Perhaps a North American nation that had never broken with Britain would now be part of the Commonwealth of Nations with India, Canada, Australia, and others. Such an association would mean a different set of American interests and alliances. Perhaps The Long War of the twentieth century (a classification encompassing the First and Second World Wars, the Korean War, the Vietnam War, the Cold War, and other conflicts from 1914 through 1990 all fought over the same set of concerns) would have been less gruesome with a less equivocal, neutral North American nation. Today we remember our history.
Conjecturing on alternate courses of history shows the interdependence of all phenomena. Nothing arises in a void. Nor is it true that any development is wholly good or bad because the ramifications are too numerous and far-reaching for simple classification. This examination of one instance of political independence shows how it is one facet of interdependence-dependence-independence, a phenomenon of existence with many faces.
This thinking can also be extended to other aspects of life. Although the dominant cultural discourse focuses on the individual, each person is part of a web stretching across the planet and back through our heritage into prehistoric times. Our focus on personal independence stems in part from the individualist language of the Declaration of Independence (life, liberty, and the pursuit of happiness) and the antecedent formation of the same principles (life, liberty, and property).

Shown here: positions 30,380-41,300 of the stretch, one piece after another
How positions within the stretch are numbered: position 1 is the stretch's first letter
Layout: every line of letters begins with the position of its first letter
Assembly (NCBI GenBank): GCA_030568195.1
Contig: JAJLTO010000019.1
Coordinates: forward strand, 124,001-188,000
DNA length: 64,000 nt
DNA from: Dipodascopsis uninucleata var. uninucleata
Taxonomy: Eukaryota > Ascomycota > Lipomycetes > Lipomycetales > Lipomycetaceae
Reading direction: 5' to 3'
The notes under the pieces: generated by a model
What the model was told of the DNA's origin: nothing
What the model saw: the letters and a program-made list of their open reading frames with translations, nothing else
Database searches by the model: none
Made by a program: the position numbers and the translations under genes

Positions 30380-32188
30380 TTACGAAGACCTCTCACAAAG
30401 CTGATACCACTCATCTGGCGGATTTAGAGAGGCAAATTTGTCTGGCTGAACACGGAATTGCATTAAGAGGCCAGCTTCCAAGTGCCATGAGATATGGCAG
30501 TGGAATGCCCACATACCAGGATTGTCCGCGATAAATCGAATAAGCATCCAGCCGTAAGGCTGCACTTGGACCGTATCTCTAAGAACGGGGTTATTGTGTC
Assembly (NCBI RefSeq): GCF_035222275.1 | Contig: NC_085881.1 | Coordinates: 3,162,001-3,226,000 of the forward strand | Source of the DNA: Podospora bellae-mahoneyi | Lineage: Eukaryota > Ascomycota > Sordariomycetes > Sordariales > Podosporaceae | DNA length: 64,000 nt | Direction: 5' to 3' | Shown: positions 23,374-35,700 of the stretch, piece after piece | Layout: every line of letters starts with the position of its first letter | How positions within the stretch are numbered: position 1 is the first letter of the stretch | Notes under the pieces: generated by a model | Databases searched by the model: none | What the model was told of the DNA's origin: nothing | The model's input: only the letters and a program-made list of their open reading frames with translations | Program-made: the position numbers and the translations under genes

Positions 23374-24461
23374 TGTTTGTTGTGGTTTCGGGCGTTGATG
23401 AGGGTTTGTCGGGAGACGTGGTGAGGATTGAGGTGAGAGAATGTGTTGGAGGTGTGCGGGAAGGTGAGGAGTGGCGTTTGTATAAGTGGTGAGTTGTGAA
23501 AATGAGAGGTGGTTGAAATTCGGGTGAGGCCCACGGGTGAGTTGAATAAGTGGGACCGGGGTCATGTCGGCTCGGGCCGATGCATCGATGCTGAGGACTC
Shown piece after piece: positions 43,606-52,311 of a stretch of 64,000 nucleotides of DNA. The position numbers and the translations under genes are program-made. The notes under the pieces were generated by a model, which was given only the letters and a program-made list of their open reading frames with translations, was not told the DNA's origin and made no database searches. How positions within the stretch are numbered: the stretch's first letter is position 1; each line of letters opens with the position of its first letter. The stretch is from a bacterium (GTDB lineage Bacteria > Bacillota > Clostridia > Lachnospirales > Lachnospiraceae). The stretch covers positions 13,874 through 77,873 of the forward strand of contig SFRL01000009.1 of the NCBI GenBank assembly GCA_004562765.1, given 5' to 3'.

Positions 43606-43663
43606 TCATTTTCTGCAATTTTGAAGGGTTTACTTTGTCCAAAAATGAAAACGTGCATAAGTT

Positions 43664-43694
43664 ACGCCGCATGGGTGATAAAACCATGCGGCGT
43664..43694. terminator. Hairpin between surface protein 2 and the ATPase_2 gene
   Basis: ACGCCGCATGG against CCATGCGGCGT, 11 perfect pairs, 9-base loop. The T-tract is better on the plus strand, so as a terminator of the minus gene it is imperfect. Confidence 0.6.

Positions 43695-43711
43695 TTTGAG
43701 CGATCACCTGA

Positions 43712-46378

Neither independence nor interdependence are problems; they are different aspects of the relations between all phenomena (organisms, events, ideas, physical objects, etc). One is not more important than another, nor is either ever in deficit or surplus. When value systems subsume one or the other, there is not more or less independence or interdependence, but instability results. Interdependence is not something on which to work; it simply is.